Complex trait analysis of gene expression uncovers polygenic and pleiotropic networks that modulate nervous system function.

University of Tennessee Health Science Center, 855 Monroe Avenue, Memphis, Tennessee 38163, USA.
Nature Genetics (Impact Factor: 29.65). 04/2005; 37(3):233-42. DOI: 10.1038/ng1518
Source: PubMed

ABSTRACT Patterns of gene expression in the central nervous system are highly variable and heritable. This genetic variation among normal individuals leads to considerable structural, functional and behavioral differences. We devised a general approach to dissect genetic networks systematically across biological scale, from base pairs to behavior, using a reference population of recombinant inbred strains. We profiled gene expression using Affymetrix oligonucleotide arrays in the BXD recombinant inbred strains, for which we have extensive SNP and haplotype data. We integrated a complementary database comprising 25 years of legacy phenotypic data on these strains. Covariance among gene expression and pharmacological and behavioral traits is often highly significant, corroborates known functional relations and is often generated by common quantitative trait loci. We found that a small number of major-effect quantitative trait loci jointly modulated large sets of transcripts and classical neural phenotypes in patterns specific to each tissue. We developed new analytic and graph theoretical approaches to study shared genetic modulation of networks of traits using gene sets involved in neural synapse function as an example. We built these tools into an open web resource called WebQTL that can be used to test a broad array of hypotheses.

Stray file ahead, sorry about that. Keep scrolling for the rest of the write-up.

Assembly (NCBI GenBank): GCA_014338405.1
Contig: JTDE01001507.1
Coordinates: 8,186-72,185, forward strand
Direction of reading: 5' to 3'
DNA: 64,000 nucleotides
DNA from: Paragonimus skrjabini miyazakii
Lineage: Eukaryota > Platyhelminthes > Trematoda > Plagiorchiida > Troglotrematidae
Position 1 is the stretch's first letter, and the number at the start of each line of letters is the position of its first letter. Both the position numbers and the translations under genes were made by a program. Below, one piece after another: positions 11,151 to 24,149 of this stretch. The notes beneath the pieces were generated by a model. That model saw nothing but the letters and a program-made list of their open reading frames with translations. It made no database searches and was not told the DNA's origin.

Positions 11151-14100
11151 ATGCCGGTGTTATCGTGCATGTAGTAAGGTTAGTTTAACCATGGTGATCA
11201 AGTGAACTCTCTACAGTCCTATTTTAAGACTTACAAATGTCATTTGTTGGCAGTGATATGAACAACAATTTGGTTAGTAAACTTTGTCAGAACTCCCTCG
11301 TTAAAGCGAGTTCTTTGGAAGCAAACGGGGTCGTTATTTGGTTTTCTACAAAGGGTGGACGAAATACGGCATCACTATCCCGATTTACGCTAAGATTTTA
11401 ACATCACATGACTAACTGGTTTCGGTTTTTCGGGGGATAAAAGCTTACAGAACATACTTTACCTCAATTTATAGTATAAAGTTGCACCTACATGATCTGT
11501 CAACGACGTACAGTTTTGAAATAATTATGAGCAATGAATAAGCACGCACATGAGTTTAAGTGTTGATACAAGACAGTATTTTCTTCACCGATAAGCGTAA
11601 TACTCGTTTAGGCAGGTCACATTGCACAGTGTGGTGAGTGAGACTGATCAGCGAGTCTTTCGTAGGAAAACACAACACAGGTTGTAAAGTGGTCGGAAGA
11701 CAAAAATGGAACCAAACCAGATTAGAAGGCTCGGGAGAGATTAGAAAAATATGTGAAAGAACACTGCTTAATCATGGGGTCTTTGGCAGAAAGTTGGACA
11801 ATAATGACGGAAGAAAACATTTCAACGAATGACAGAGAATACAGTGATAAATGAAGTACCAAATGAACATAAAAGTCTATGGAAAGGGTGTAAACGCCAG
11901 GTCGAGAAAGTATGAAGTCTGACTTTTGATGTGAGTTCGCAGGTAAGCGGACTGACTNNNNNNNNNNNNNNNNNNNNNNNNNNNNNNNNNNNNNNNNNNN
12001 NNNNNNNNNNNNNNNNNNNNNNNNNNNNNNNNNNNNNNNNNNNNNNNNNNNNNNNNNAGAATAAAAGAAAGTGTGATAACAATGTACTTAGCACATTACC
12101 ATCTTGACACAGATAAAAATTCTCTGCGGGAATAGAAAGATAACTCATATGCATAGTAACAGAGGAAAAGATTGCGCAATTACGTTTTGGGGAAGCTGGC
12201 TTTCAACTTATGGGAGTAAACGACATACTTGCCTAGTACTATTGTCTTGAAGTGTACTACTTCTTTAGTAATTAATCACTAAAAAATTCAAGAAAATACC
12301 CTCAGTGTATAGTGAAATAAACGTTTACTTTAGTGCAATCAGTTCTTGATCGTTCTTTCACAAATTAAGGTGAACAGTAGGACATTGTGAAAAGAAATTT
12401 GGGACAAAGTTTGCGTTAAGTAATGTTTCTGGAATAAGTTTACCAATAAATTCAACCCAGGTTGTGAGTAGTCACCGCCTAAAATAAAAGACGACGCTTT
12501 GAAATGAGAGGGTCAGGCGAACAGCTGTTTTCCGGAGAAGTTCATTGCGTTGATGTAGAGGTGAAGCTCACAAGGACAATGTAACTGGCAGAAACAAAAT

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    ABSTRACT: Adult neurogenesis, the lifelong production of new neurons in the adult brain, is under complex genetic control but many of the genes involved remain to be identified. In this study, we have integrated publicly available gene expression data from the BXD and CXB recombinant inbred mouse lines to discover genes co-expressed in the adult hippocampus with Nestin, a common marker of the neural precursor cell population. In addition, we incorporated spatial expression information to restrict candidates to genes with high differential gene expression in the hippocampal dentate gyrus. Incorporating data from curated protein-protein interaction databases revealed interactions between our candidate genes and those already known to be involved in adult neurogenesis. Enrichment analysis suggested a link to the Wnt/β-catenin pathway, known to be involved in adult neurogenesis. In particular, our candidates were enriched in targets of Lef1, a modulator of the Wnt pathway. In conclusion, our combination of bioinformatics approaches identified six novel candidate genes involved in adult neurogenesis; Amer3, Eya3, Mtdh, Nr4a3, Polr2a, and Tbkbp1. Further, we propose a role for Lef1 transcriptional control in the regulation of adult hippocampal precursor cell proliferation.
    Frontiers in Neuroscience 12/2014; 8:418.
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